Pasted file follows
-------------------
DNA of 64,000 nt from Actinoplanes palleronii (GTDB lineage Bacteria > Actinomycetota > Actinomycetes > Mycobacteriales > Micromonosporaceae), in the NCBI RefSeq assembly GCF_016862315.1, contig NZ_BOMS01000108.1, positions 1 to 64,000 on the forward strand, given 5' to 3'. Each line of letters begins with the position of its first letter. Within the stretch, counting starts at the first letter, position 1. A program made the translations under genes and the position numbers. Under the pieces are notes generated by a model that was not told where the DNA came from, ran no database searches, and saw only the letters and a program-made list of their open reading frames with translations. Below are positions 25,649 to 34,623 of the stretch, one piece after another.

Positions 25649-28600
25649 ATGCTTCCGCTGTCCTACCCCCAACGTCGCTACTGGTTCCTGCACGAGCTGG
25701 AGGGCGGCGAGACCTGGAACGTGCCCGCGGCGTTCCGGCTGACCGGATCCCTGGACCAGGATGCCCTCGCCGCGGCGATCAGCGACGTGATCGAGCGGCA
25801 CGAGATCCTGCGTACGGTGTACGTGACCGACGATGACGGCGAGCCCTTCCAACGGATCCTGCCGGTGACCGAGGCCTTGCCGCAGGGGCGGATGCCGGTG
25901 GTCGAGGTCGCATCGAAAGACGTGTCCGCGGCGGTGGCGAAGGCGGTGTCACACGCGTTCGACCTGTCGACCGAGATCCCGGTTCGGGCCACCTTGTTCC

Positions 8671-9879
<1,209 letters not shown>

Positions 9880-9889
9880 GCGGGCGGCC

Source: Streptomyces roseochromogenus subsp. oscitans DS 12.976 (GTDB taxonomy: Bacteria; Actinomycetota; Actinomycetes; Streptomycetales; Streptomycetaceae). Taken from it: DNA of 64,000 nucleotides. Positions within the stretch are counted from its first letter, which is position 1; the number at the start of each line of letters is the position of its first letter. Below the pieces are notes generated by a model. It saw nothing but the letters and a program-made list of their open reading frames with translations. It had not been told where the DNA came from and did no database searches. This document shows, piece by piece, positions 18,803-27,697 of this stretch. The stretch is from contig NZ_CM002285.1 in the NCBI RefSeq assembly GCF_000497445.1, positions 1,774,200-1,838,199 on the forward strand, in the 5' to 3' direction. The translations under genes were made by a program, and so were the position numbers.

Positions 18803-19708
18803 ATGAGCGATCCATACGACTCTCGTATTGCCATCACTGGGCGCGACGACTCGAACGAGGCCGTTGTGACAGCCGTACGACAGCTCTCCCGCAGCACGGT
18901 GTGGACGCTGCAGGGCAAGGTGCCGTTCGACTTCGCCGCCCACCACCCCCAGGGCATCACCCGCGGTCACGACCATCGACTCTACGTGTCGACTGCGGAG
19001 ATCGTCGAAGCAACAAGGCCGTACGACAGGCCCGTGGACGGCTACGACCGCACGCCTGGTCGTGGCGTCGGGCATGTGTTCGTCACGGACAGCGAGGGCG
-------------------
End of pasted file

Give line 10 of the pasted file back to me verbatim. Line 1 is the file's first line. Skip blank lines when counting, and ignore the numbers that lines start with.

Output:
9880 GCGGGCGGCC